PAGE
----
Where Is Design Now?


AdSpecs, Zon hearing aid, Gripp glasses
Oxford Centre for Vision in the Developing World, left; Starkey Laboratories, Inc., center; Karin Eriksson, right.From left: Self-adjustable prescriptive eyewear created by Joshua Silver; minimalist hearing aid designed by Stuart Karten; universal-design glassware by Karinlevy Design.
I have thoroughly enjoyed sharing my exploration into some of the projects and designers at the Cooper Hewitt “Why Design Now? exhibit.  There is an active movement rethinking the purpose and role of the designer.  Good design is not only for those who can afford it.  Rather, it should solve problems, and offer betterment, both socially, economically and environmentally.  Creating meaningful objects that solve functional challenges, with an eye to contributing to the greater good, practitioners might design a process, procedure or experience.  Although the focus of the process is not aesthetic, I believe that these solutions should be beautiful.  One of my favorite quotes by R. Buckminster Fuller  states it eloquently:   "When I am working on a problem, I never think about beauty, but when I have finished, if the solution is not beautiful, I know it is wrong".
The New York Times addressed this topic recently in conjunction with visiting the Design Triennial at the Cooper Hewitt:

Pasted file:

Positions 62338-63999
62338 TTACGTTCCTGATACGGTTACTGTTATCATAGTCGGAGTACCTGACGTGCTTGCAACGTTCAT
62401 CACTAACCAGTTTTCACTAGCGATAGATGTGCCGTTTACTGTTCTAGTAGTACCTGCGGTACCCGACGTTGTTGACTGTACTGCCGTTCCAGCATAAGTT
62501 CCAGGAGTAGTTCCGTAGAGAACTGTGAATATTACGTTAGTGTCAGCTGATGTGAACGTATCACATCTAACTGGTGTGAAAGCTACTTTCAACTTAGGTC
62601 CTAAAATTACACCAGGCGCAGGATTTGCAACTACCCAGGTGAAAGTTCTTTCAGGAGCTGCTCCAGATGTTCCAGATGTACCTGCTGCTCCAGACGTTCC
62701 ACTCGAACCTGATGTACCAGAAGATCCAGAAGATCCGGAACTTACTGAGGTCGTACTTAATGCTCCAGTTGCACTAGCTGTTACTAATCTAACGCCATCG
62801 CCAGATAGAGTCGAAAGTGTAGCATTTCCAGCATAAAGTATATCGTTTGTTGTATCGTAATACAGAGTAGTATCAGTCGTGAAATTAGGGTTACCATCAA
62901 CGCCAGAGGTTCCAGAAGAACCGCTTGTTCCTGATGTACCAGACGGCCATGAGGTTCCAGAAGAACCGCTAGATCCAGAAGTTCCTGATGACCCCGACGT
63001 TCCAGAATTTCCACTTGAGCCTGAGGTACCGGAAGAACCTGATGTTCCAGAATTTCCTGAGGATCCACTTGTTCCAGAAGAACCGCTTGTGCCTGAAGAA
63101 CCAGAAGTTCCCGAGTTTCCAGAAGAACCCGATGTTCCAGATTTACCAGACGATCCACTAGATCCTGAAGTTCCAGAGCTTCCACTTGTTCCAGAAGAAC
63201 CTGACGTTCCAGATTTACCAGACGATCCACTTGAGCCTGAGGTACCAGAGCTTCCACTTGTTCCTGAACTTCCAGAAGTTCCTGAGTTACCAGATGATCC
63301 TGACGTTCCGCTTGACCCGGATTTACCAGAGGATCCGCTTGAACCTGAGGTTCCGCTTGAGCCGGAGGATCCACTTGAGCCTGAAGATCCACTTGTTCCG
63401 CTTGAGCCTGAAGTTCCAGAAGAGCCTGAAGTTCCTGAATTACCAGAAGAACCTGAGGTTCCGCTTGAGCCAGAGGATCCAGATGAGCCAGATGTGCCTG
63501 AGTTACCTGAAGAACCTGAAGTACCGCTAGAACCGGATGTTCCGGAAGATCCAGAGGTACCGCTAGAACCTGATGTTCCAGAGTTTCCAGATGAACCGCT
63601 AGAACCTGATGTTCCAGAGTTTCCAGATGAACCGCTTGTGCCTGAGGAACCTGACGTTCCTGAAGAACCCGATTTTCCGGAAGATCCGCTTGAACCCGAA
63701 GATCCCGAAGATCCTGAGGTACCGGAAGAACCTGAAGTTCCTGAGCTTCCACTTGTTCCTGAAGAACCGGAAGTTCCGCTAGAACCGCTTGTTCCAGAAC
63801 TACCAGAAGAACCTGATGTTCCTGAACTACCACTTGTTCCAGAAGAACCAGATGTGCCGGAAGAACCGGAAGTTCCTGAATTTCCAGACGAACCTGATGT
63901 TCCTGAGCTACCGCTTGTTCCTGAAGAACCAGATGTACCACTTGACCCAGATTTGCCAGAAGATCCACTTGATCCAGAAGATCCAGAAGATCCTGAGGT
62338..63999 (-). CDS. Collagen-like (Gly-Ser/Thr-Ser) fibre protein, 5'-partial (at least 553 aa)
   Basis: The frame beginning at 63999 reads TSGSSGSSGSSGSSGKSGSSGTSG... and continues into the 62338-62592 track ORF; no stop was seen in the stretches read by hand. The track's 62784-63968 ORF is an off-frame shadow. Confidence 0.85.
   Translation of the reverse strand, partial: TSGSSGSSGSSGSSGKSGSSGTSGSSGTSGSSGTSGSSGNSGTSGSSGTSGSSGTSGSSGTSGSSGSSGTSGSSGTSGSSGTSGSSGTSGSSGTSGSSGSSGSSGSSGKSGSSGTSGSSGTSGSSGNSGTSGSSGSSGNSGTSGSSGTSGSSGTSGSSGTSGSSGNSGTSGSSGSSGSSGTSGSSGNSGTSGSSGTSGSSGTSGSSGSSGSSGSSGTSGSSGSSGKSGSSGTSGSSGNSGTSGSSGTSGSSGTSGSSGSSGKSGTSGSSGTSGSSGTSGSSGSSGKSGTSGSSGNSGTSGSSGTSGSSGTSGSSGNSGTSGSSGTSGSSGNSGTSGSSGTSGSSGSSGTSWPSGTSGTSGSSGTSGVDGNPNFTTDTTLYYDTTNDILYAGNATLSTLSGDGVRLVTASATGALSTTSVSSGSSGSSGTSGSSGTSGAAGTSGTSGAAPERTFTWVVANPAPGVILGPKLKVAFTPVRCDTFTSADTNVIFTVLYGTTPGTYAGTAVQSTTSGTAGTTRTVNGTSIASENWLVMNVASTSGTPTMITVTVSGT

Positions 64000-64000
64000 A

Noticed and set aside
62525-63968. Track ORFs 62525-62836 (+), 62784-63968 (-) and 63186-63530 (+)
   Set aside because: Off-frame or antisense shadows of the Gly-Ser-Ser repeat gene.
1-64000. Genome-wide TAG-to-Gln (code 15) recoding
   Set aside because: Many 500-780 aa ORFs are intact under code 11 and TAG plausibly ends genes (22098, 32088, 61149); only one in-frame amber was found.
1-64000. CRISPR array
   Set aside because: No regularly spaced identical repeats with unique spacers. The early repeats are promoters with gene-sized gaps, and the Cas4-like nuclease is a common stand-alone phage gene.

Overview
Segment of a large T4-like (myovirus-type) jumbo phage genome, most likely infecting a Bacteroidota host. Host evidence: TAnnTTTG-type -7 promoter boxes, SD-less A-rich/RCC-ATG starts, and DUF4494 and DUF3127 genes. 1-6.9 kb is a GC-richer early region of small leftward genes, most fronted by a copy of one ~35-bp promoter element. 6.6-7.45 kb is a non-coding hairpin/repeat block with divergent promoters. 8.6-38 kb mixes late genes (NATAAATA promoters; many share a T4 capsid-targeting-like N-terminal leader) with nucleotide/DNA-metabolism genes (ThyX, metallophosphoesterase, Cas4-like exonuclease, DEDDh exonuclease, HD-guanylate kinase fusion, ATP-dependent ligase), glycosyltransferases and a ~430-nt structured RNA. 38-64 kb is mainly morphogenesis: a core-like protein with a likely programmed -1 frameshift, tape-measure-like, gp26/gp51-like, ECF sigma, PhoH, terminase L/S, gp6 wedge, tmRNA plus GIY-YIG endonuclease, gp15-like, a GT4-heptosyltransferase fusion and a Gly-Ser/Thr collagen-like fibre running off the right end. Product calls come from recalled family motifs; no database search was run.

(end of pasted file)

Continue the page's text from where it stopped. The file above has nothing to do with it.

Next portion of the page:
"“Why Design Now?” is an important show because design is in a strange place… "It’s a dilemma closely mirroring that of the larger American economy, which has been shifting steadily from manufacturing to service."  www.nytimes.org  
Design schools such a Stanford University are offering curricula in Design Thinking philosophy that moves away from traditional approaches to design creating multidiciplinary innovation. Progressive organizations like Emily Pilloton's Project H Design, which I wrote about a couple of weeks ago, teaches Design Thinking to high school students, fundamentally changing the culture and community in which they live.
It has been said that  “Kids today don’t care about the big house, the big salary. At the heart of their value system is ‘I want to make a difference.’”    www.nytimes.org
I believe those words are the catapult for change.


images/excerpts courtesy of www.cooperhewitt.org

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